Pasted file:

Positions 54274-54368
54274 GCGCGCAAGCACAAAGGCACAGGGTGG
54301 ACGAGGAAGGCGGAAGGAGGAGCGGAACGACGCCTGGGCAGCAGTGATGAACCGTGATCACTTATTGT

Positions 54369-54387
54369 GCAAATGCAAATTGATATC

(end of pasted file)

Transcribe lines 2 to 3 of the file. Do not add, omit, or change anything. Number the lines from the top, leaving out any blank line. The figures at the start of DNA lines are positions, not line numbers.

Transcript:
54274 GCGCGCAAGCACAAAGGCACAGGGTGG
54301 ACGAGGAAGGCGGAAGGAGGAGCGGAACGACGCCTGGGCAGCAGTGATGAACCGTGATCACTTATTGT